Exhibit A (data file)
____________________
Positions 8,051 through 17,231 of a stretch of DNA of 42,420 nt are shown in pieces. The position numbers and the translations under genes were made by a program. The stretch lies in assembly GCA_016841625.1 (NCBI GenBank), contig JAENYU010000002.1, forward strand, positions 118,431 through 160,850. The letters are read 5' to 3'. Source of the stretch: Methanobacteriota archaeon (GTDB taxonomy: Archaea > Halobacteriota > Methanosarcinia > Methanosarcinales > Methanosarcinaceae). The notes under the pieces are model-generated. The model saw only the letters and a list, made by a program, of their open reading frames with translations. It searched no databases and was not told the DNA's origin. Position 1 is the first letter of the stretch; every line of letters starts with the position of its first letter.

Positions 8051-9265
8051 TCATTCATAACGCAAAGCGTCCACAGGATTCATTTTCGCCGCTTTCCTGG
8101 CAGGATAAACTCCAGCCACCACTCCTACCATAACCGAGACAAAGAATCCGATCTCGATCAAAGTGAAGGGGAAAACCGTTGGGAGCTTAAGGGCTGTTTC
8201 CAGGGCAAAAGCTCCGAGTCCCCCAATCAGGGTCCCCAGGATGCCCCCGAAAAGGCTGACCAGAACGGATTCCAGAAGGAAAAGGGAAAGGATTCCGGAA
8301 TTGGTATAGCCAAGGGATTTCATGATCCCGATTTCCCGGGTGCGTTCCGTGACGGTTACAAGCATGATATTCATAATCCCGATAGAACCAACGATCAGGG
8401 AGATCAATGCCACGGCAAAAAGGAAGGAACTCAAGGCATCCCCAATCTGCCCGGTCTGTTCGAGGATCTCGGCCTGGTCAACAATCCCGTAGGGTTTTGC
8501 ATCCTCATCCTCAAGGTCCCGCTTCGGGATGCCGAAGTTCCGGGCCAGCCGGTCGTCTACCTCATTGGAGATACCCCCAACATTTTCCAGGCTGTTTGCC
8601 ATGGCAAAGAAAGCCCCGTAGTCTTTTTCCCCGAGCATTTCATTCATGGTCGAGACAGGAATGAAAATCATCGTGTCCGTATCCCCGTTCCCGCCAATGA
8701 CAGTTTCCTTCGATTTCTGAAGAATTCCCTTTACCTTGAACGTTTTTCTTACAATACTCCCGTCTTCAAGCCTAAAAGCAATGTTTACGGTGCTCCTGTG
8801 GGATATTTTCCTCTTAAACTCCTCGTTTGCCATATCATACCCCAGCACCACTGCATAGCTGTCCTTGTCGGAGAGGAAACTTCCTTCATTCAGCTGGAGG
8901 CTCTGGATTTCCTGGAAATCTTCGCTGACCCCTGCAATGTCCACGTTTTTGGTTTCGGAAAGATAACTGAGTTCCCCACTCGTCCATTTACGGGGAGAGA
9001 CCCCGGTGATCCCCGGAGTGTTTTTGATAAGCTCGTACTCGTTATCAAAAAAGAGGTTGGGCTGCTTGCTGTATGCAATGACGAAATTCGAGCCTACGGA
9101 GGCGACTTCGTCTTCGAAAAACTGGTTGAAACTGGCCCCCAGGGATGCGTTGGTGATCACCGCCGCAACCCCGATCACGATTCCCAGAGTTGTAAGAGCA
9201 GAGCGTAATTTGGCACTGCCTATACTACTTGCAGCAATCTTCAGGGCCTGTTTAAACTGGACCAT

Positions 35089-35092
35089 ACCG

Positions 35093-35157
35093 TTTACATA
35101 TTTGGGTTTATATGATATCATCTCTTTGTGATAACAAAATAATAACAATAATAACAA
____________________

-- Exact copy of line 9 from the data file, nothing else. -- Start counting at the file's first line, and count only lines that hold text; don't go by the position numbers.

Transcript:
8601 ATGGCAAAGAAAGCCCCGTAGTCTTTTTCCCCGAGCATTTCATTCATGGTCGAGACAGGAATGAAAATCATCGTGTCCGTATCCCCGTTCCCGCCAATGA